So Market Price Going to Come Crashing Down?

Supply and Demand Hard at Work in the Kansas City Market

The April 2015, Market Report from KCRAR is out and it just goes to show that the law of supply and demand is hard at work.

Grab Your Copy of the Report Here

KCRAR April 2015 Market Data

The historical average sales price for the entire Heartland Market is up to $197,737 a 4.5 percent increase over 2014.  If we look at the graph we see the most recent low point was January of 2012 and the price has been steadily climbing since.  It has actually surpassed the average high in 2006 by roughly $10,000.

And as the supply and demand law shows, the overall inventory is down 6.9 percent creating a 4.5 month of inventory, making this very much a buyers market.

This author just read a post on Facebook from a Kansas City area Realtor who had just helped a client write an all cash offer on a high end home a bit over list price, only to loose the deal because someone had offered more.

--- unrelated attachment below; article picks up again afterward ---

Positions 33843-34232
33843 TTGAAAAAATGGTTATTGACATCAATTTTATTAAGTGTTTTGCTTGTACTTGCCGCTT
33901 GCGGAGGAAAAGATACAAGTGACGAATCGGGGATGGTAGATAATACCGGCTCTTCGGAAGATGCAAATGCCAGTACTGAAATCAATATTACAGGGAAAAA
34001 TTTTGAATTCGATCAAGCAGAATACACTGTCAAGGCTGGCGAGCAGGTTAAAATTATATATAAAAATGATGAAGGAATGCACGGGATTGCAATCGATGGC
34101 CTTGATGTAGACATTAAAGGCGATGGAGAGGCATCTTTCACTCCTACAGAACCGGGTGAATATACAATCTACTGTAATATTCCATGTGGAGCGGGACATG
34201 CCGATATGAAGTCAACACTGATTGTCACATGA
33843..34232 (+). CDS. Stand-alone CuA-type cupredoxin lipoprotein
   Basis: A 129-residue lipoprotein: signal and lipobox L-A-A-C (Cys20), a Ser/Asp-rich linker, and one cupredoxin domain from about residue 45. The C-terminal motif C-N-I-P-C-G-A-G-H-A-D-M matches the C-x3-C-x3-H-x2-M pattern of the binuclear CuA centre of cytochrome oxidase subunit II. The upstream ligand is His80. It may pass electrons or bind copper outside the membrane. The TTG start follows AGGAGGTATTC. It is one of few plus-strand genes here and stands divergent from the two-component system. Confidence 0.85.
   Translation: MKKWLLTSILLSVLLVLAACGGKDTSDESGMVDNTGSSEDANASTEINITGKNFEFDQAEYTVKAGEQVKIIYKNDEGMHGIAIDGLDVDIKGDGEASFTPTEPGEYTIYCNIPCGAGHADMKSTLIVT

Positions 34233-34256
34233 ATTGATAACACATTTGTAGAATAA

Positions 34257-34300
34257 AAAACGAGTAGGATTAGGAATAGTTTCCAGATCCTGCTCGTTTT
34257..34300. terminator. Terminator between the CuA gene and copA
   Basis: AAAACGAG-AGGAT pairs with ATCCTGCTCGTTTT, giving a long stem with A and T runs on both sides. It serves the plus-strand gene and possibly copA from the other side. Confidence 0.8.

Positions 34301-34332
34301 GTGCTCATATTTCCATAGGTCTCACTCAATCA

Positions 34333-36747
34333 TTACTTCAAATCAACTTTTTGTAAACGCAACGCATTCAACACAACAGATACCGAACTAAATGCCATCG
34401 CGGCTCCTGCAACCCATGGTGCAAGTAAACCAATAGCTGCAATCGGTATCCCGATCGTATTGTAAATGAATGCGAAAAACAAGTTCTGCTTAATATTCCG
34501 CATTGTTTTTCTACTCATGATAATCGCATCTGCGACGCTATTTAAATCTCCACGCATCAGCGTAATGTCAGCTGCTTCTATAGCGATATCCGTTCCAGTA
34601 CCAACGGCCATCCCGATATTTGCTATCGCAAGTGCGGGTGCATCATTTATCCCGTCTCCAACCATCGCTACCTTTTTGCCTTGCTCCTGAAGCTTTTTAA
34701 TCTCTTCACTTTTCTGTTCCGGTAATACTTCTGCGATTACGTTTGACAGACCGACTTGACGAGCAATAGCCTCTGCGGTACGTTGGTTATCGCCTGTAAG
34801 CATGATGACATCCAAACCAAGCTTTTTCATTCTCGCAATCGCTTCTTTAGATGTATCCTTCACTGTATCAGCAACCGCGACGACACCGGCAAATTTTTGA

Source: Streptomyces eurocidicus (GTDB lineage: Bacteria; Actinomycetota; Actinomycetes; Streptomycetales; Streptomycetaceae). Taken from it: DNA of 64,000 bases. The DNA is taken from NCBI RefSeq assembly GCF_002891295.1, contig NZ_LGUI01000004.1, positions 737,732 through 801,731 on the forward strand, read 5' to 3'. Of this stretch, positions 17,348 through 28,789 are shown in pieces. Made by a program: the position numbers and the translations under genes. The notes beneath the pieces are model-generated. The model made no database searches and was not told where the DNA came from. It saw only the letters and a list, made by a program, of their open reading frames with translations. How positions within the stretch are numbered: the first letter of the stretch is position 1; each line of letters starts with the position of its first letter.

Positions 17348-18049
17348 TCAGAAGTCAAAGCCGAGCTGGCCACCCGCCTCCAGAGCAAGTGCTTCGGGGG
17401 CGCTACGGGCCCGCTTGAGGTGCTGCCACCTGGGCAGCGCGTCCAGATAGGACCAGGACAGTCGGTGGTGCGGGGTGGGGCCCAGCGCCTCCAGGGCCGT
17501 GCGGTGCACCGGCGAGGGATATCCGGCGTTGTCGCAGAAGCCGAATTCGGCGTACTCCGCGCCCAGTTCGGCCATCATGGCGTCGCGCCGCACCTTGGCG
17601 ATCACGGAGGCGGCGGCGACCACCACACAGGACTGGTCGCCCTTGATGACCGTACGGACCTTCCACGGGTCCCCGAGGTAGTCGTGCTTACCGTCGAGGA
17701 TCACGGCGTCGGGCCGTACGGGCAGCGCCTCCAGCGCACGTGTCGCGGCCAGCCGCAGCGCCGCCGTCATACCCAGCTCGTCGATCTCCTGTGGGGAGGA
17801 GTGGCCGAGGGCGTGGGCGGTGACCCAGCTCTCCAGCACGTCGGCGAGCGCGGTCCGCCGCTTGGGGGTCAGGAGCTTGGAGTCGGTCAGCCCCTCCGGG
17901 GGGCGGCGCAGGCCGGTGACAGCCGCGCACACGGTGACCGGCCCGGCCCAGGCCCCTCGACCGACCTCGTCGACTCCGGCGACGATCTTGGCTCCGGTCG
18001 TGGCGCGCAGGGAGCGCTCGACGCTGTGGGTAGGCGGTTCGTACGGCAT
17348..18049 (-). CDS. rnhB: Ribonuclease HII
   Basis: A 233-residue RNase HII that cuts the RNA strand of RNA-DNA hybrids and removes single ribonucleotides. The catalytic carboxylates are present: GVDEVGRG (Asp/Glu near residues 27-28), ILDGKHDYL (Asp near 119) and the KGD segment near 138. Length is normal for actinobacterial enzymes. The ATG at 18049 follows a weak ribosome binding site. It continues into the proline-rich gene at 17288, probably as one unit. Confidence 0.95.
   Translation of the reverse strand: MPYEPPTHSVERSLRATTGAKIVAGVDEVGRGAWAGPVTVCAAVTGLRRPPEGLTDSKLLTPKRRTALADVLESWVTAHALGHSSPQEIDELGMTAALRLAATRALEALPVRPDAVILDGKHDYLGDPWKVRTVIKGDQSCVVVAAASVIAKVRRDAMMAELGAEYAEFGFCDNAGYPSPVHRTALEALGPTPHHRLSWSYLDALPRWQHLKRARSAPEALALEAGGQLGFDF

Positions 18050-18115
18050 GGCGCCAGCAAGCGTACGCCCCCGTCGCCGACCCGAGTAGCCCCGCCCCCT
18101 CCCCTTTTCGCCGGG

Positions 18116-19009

Area rehabbers are clamoring for inventory to buy and fix up because they can move inventory quite quickly.

However as we seem to be riding at an all time High in the Kansas City Market, should we be concerned a of a downfall soon to come?

Please note that the market report is broken down into the various counties across KS & MO.

Johnson County actually saw a One percent decrease and an 11.6 percent increase in inventory.  Yet price is still at a High.  This may be due to the fact that builders are bring a lot of new inventory to the market that we have not seen in the past few years.

Wyandotte County actually saw a 12.9% increase in average sale price with a 4.4% reduction in inventory.  Price at a High.

Clay County saw a 0.7% increase in price and a 10.7% reduction in inventory and still at a historically high price point.

Jackson County’s average Sales Price is up 12.8% and inventory is down 8.6 percent.  Again we are seeing historically high price points.

Platte County also up 9.4% in average Sales Price and a 15.9 percent decrease in inventory and also a historically high price pint.